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advantage of an artist that came in and asked him how he got his color ink. Jerry told him all he did was add a little sugar to it. The man went back to his shop and added sugar to all his ink and called it a night. When he opened his shop the next day he found it infested with cockroaches. Jerry was never one to compromise his professionalism or take his craft lightly. He created needle formations that embedded pigment with much less trauma to the skin, and was one of the first to use singleuse needles and hospital-quality sterilization. He helped revolutionize the ink industry by regulations of sanitation and sterilization that are still mandated to this day. Along his travels Jerry took in two prodigies whose talents and attitude he respected, among them legends Don Ed Hardy and Mike Malone, to whom he entrusted his legacy of flash designs. Some say Ed Hardy sold his old mentor, Jerry, up the river, taking much credit for Jerry’s style and pocketing the dough. It’s very possible that Sailor Jerry is rolling in his grave. Sailing and tattooing were his only two professional endeavors. He only


tattooed for twelve years, between his 20s and 50s he stopped entirely, as a part of a disagreement with the IRS. While he wasn’t tattooing or sailing Jerry took interests in other things, such as: being a radio host and avid poetry writer. His flair for poetry came from his dramatic and romantic outlook on the world. Another of his favorite pass times was the saxophone, an instrument he’d played for most of his life. He never preferred fancy things, Collins preferred to play instruments that had been around the block a few times. He said that the musician should pay attention to how it sounded, not how it looked. He remained a sailor his entire life. Even during his career as a tattoo artist, he worked as a licensed skipper of a large three-massed schooner. Even when tattooing took over most of his life he was still a sailor



Britani chose to use her $100 gift certificate with Jacqelyn Snell (featured artist from 717 Tattoo in Columbia)

Born in Erie, Pa, Sevil James became interested in both art and music at a very young age. His childhood dream was to become a musician and open for KISS, until one day he accidentally won an award for best Easter egg decoration, therefore taking his passion for art to the next level. at heart. Some would call Sailor Jerry a true pirate. Thankfully, he left a treasure of talent behind known as the old school tattoo.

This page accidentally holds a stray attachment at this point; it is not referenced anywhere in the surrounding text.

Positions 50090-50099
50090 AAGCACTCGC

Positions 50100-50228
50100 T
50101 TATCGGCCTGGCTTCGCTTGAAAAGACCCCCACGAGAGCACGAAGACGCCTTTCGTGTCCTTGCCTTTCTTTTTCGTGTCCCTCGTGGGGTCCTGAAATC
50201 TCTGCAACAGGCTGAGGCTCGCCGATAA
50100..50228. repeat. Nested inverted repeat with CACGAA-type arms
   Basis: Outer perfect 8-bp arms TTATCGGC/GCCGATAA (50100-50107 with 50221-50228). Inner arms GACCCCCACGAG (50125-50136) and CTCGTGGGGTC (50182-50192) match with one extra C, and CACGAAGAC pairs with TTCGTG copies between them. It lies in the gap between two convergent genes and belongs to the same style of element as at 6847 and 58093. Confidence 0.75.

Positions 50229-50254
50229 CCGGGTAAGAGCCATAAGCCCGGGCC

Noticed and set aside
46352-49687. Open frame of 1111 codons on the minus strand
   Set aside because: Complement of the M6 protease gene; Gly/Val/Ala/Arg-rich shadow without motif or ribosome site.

"I raise my glass in a toast of love, to all of the countless girls, Young ones, older ones, tiny ones, larger ones, Certainly all of them daring and courageous, Who have shared momentary intimacies With me In getting a personalized “Mini-o-graph” Tattoo as an outward expression of some inner most personal feeling." - Norman Collins

Sevil knew what he wanted to do as far as a career; although Vo-tech didn’t accept tattoo art as an art form, he attended the vocational school for Commercial Art. Once he graduated from high school, he took a year off before enrolling at the International Fine Arts College in Miami, Florida. It was during this time he had a job lined up alongside Mario Barth and Lov Rubino. When the opportunity fell through he completed the visual arts program. He continued to live in South Beach where he was one of three punk rock kids who met and networked with as many tattoo artists as he could from all over the world. He openly admits that was the time in his life that he “grew up.” Sevil completed his apprenticeship at a small shop in Lancaster, Pa. He learned traditionally about what was most important: his own health and the client’s health. He does not agree with the fact that anyone these days can go online and earn his or her blood borne pathogen certification. He believes people should learn the traditional way. Sevil opened his first shop Built to Last in 1999. As well as winning awards for his own personal abilities, his studio Built to Last in York, has won its own fair share,

including best of York six out of seven times. Sevil’s designs are spectacular due to his years of research and learning, soaking up knowledge, images, and techniques. It is this dedication that has earned him and his shop a reputation as one of the best around. He specializes and enjoys tattooing Japanese and black and grey pieces. And like all talented artists, Sevil enjoys a challenge and constantly thinks beyond what his client initially wants, and tries to push them in a more experimental direction. Like his clients, his opinions of styles have changed as the trends change. If a client comes to him and asks for a design he normally wouldn’t tattoo, he knows that one of his resident artists can achieve the task.

He moves further away from fads of the tattoo world, instead focusing on his own creative instinct. He sees inspiration everywhere and in everything, but will always remain old school at heart. He is a oneof-a-kind artist and his portfolio is truly impressive. His designs have a uniqueness that is instantly recognizable as his own work. Sevil’s ideas aren’t ones that a client would find normal or want to do. He’d love to do a full sleeve of traditional roses with nothing else, just the roses that overkill the arm, or something insanely psychedelic. Eyeballs, breasts, weird textures and skulls. He enjoys big pieces that flow with multiple styles together. A devoted husband and father, he is currently unable to travel, and prefers to spend his time working out of his own shop and with his family. His local clients keep him busy, but in the future, he plans on returning to a

The Ink Well Magazine


The Ink Well Magazine  
The Ink Well Magazine  

The Ink Well Magazine is a synergistic creative publication that benefits everyone: advertisers, readers, artists, shops and distributors. I...